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This is an interview question.

How to detect and find out a program is in deadlock ?

Are there some tools that can be used to do that on Linux/Unix ?

My idea:

If a program makes no progress and its status is running, it is deadlock.

But, other reasons can also cause this problem.

Open source tools are valgrind(halgrind) can do that.

right ?


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up vote 1 down vote accepted

I would suggest you look at Helgrind: a thread error detector.

The simplest example of such a problem is as follows.

Imagine some shared resource R, which, for whatever reason, is guarded by two locks, L1 and L2, which must both be held when R is accessed.

Suppose a thread acquires L1, then L2, and proceeds to access R. The implication of this is that all threads in the program must acquire the two locks in the order first L1 then L2. Not doing so risks deadlock.

The deadlock could happen if two threads -- call them T1 and T2 -- both want to access R. Suppose T1 acquires L1 first, and T2 acquires L2 first. Then T1 tries to acquire L2, and T2 tries to acquire L1, but those locks are both already held. So T1 and T2 become deadlocked."

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If you suspect a deadlock, do a ps aux | grep <exe name>, if in output, the PROCESS STATE CODE is D (Uninterruptible sleep) means it is a deadlock. Because as @daijo explained, say you have two threads T1 & T2 and two critical sections each protected by semaphores S1 & S2 then if T1 acquires S1 and T2 acquires S2 and after that they try to acquire the other lock before relinquishing the one already held by them, this will lead to a deadlock and on doing a ps aux | grep <exe name>, the process state code will be D (ie Uninterruptible sleep).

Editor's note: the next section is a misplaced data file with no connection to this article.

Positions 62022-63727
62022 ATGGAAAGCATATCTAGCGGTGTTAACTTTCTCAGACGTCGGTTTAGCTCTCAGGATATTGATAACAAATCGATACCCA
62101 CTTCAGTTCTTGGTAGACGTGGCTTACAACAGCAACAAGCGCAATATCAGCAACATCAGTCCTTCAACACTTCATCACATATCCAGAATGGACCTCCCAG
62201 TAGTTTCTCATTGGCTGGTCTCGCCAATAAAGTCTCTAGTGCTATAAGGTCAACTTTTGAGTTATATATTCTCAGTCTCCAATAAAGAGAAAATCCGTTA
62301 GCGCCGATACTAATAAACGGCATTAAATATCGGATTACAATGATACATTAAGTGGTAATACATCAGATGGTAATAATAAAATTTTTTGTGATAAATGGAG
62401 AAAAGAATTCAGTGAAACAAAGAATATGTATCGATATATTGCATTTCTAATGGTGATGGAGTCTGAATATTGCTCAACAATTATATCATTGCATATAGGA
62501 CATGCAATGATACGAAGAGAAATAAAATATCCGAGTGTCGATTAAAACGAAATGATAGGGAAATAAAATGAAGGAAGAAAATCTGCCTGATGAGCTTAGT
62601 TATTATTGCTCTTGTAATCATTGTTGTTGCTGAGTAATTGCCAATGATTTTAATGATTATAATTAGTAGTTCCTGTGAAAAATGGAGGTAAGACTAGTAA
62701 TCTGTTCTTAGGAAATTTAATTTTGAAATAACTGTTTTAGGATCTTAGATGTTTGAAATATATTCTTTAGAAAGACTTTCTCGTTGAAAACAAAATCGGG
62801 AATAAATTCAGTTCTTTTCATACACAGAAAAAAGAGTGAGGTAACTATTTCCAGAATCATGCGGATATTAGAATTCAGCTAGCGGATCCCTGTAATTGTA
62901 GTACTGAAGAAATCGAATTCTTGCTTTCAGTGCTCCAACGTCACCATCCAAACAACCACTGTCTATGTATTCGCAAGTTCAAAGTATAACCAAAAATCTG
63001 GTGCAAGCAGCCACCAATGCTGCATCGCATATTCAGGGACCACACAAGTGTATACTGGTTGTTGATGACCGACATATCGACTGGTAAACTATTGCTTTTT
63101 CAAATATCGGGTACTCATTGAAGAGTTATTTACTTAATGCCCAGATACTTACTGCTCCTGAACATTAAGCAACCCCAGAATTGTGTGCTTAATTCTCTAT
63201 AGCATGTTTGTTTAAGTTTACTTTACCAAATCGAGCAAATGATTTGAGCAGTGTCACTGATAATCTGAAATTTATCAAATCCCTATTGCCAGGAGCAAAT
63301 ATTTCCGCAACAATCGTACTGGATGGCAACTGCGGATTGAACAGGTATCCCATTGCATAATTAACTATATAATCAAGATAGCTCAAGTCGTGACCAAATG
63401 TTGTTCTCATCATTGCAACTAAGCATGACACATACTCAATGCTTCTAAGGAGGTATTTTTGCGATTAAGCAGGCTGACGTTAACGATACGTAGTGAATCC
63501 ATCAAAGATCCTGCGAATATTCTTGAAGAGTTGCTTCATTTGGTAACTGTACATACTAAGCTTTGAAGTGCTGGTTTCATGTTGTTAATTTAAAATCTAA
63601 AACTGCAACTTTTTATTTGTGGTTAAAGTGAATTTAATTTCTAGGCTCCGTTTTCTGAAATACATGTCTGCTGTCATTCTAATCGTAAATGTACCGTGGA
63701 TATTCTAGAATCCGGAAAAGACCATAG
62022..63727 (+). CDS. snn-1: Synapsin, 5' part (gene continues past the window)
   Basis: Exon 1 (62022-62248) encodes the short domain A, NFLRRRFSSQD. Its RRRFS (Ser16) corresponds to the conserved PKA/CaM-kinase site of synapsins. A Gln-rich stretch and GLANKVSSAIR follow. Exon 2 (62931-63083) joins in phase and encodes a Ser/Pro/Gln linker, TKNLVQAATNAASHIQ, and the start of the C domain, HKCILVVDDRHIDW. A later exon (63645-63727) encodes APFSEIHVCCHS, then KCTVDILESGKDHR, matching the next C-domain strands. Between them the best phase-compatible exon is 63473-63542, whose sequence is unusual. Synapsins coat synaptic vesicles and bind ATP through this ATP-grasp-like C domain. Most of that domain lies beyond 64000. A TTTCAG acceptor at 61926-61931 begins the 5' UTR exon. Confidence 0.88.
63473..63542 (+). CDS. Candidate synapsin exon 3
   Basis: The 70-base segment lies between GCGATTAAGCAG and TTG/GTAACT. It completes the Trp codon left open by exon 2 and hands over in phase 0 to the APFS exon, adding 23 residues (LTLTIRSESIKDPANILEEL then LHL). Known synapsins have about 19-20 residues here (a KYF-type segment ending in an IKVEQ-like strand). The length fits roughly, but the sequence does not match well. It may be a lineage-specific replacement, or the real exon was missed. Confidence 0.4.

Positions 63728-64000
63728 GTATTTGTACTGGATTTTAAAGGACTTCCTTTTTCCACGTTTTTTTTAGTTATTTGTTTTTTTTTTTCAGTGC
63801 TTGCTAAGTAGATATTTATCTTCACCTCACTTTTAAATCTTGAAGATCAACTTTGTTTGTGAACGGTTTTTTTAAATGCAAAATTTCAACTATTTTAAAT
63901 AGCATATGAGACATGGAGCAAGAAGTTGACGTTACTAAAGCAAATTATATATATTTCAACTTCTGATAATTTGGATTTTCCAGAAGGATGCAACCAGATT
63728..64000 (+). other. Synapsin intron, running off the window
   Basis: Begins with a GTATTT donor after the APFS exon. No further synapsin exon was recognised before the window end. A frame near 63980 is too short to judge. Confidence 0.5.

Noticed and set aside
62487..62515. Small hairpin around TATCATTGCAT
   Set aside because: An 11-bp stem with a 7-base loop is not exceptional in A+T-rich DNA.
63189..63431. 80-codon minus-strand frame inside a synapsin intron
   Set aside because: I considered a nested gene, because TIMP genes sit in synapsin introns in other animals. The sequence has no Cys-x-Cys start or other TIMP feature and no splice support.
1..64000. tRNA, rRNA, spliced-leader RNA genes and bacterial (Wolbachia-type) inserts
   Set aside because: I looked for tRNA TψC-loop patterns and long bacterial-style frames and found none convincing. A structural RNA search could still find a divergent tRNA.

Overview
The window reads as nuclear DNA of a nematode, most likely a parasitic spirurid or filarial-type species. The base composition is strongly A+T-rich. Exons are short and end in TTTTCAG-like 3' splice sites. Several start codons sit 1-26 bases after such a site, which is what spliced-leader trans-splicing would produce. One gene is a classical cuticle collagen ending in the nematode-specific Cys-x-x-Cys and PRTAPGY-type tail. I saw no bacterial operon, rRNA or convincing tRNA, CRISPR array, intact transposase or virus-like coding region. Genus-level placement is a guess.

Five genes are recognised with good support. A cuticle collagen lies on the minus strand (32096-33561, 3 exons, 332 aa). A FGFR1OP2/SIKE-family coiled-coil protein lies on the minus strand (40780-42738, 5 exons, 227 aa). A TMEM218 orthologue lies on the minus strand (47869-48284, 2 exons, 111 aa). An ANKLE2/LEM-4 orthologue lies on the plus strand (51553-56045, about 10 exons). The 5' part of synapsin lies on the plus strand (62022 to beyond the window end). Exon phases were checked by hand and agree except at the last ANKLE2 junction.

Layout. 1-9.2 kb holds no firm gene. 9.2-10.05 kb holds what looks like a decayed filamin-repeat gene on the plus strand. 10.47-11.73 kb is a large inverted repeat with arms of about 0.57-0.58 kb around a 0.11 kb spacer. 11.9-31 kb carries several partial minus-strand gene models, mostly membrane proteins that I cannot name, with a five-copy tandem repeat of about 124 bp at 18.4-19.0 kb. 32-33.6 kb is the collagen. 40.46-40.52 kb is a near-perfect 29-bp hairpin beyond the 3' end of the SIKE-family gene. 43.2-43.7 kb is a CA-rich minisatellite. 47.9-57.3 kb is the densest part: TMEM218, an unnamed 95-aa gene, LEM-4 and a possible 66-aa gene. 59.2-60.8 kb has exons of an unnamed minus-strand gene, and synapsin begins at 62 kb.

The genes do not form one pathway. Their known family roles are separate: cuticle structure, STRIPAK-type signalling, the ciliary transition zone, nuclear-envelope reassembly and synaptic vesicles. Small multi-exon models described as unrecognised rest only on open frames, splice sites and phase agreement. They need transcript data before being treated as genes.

Valgrind, Lockdep (linux kernel utility)

Check this link on types of deadlocks and how to avoid them :

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uninterruptible sleep means waiting for any number of resources, typically IO - how can you use that for deadlocks? – excalibur Jun 6 at 19:25

Common sense? As I was saying here: C# threading deadlock deadlocks occur in a few typical scenarios (that was about C#, but they equally apply to C, Java, etc.):

  1. You are using several locks (mutexes) and not locking/unlocking them in the correct order. Hence, you may create a situation where a thread holds lock A and needs lock B, and another thread needs lock A and holds lock B. Neither of them can proceed. This is because each thread is locking in a different order.

  2. When using a reentrant lock and locking it more times than you are unlocking it. See this related question: why does the following code result in deadlock

  3. When using a conditional variable as a signaling mechanism, but the thread that must call wait does not manage to reach the call by the time the other thread has called signal and the signal is lost.

  4. You have a worker thread polling a flag to know when to stop. The main thread sets the flag and attempts to join the worker thread, but you forgot to make the flag volatile.

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